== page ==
“Pricing is not cheap, but it balances out with quality and the Made-in-USA label,” said Tomoko Kitahara, assistant manager at GPI.

For some textile purveyors, quality came at a price, and designers were willing to pay it.

France’s Solstiss, which works regularly with high-end brands such as Rodarte and Sharon Wauchob, saw brisk demand for its lace, priced between $45 and $200 a yard for sampling. As lace continues to be a common motif in ready-to-wear, as well as eveningwear and bridal, designers sought extremes in the lace.

“It’s very heavy or it’s very light,” said Sandrine Bernard, executive vice president at Solstiss, noting that the weighty guipure and airy Chantilly lace were popular.

Designers also showed little resistance to paying for sample orders, in stark contrast to numerous requests for swatches during the Great Recession.

“You can tell the economy is doing better because everybody is looking for chic, fun, exciting and amazing,” she said. “There’s less pressure about the price.”

Spain’s RSP 51 took a wait-and-see attitude to determine if denim designers would balk in the end for its fabrics, which cost between $4 and $7 a yard. Among the popular pieces were denim that’s woven to resemble knits, jacquard denim and two-ply denim with a knitted face.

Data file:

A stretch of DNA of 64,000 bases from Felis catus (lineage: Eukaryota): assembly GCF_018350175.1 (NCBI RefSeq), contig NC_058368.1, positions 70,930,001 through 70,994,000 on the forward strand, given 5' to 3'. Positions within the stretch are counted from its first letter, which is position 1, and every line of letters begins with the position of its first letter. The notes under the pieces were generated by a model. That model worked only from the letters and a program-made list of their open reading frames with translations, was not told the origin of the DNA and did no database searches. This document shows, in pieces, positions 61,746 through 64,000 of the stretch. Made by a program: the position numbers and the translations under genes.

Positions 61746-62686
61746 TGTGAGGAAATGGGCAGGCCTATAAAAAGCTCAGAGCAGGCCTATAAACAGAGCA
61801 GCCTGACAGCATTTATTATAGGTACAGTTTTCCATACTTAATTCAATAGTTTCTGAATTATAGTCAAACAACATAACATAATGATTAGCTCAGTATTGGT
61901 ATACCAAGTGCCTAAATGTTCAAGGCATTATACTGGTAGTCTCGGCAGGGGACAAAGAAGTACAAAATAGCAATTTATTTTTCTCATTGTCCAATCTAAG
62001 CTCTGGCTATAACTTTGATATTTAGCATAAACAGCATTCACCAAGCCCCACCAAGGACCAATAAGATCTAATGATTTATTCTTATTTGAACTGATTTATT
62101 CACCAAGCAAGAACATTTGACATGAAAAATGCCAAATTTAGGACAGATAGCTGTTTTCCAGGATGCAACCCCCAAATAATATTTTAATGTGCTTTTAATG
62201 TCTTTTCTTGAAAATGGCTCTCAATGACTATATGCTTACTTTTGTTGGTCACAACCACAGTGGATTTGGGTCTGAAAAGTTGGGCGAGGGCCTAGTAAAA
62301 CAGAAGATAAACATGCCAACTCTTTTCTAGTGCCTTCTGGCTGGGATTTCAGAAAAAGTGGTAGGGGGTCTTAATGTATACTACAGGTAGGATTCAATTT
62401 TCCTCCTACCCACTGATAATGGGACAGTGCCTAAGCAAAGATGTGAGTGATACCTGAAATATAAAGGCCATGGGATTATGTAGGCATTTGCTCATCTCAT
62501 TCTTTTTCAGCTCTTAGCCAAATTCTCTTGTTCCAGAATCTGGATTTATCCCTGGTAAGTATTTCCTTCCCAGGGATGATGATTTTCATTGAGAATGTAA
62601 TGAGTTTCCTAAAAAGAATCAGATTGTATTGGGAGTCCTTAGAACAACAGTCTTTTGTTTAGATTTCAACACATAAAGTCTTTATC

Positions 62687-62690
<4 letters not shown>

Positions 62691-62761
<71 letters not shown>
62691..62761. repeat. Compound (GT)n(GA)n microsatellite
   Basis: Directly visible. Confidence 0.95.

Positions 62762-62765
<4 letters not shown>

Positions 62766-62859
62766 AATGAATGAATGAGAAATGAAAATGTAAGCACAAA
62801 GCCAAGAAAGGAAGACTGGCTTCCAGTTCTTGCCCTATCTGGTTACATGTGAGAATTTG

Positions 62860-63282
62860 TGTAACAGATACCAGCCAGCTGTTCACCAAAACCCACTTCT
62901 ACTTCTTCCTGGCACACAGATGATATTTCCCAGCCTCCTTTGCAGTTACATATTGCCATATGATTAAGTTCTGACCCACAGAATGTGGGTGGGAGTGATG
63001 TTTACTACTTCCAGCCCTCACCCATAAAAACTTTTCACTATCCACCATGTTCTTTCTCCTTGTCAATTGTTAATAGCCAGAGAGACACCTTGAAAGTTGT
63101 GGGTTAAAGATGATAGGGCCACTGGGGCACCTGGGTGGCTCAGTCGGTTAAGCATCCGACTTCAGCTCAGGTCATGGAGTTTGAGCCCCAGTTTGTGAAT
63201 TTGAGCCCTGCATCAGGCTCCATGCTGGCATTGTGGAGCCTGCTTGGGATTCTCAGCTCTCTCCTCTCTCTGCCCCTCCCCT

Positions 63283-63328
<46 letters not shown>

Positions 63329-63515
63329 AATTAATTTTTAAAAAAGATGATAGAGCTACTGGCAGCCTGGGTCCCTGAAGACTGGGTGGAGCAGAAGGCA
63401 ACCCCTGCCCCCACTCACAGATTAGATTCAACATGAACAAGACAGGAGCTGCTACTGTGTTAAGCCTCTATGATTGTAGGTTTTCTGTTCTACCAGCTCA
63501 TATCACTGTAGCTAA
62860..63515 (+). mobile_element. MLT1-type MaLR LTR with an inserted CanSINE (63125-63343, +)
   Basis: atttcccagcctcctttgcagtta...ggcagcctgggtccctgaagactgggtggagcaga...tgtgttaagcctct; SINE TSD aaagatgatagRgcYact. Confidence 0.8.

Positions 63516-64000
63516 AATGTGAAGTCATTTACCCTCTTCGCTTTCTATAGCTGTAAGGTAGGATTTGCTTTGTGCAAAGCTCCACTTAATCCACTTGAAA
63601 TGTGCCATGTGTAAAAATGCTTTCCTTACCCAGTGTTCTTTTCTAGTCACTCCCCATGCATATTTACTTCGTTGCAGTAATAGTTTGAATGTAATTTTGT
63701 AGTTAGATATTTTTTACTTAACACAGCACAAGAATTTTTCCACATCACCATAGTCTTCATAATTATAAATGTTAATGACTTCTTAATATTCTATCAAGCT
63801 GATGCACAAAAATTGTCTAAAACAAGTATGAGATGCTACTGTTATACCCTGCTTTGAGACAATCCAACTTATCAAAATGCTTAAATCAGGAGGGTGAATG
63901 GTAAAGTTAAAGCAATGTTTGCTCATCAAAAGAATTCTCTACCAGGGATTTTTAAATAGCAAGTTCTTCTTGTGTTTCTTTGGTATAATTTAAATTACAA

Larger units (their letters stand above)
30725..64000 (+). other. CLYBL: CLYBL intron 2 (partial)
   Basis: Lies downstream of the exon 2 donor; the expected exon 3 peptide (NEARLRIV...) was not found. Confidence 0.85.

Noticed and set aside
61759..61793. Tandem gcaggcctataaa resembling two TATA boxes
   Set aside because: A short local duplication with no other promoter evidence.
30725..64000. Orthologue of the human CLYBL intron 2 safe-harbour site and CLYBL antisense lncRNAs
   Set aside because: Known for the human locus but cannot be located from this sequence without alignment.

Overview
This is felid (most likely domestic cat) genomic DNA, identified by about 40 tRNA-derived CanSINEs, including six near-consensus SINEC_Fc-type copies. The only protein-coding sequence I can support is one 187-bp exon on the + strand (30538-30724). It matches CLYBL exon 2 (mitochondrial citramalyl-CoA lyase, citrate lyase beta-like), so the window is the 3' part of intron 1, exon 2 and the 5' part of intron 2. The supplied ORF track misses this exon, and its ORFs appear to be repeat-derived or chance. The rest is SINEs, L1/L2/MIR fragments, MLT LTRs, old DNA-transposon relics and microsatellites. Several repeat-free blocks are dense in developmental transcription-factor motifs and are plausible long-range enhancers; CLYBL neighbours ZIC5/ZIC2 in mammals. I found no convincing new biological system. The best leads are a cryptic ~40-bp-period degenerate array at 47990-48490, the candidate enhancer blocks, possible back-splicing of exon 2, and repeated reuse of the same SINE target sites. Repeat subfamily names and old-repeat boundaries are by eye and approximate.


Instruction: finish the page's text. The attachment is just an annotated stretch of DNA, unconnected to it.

Textured sweater knits that highlighted nubs and slubs did well for The Knit House, a Lenzing Pavilion exhibitor that makes all of its goods, priced from $5 to $10 a yard, in Los Angeles.

China’s dominance in textiles and low pricing posed obstacles for foreign competitors. Jaipuria Silk Mills, which received good reception for its silk crepe and chiffon costing $14 to $19 a yard, said the biggest challenge is contending with Chinese mills’ prices.

“We can’t go down to that quality at all,” said partner Nita Jaipuria.

Hanna Friedman, who hand-looms knit sweaters that retail for $450 at Elaris Designs in Woodland Hills, Calif., was wary of foreign textile mills that require large quantities for orders.

“I can get 50, 100 but not 1,000 [yards]. For my scale, that’s too much,” she said. “I don’t like to take that risk.”

Even the prospect of working on a small scale with designers such as Elaris appealed to first-time exhibitors such as South Korea’s Phillico. One of 20 booths sponsored by the Korea Trade Investment Promotion Agency and Korea Federation of Textile Industries as part of the 2013 Global Korea Textile Week, Phillico heard some complaints that its prices, set at $10 to $30 a yard, were too high, even with a minimum of 360 yards for a single style.

Hemosu Textile Co., also from South Korea, offered an extra perk to customers who bought its printed fabric costing $2 to $4 a yard: a transfer of the global copyright for the print design. That way, the customer doesn’t have to worry that someone else will use the same print without recourse.

“The copyright is very important for the printing companies and designers,” said Philip Moon, an overseas sales representative for Hemosu.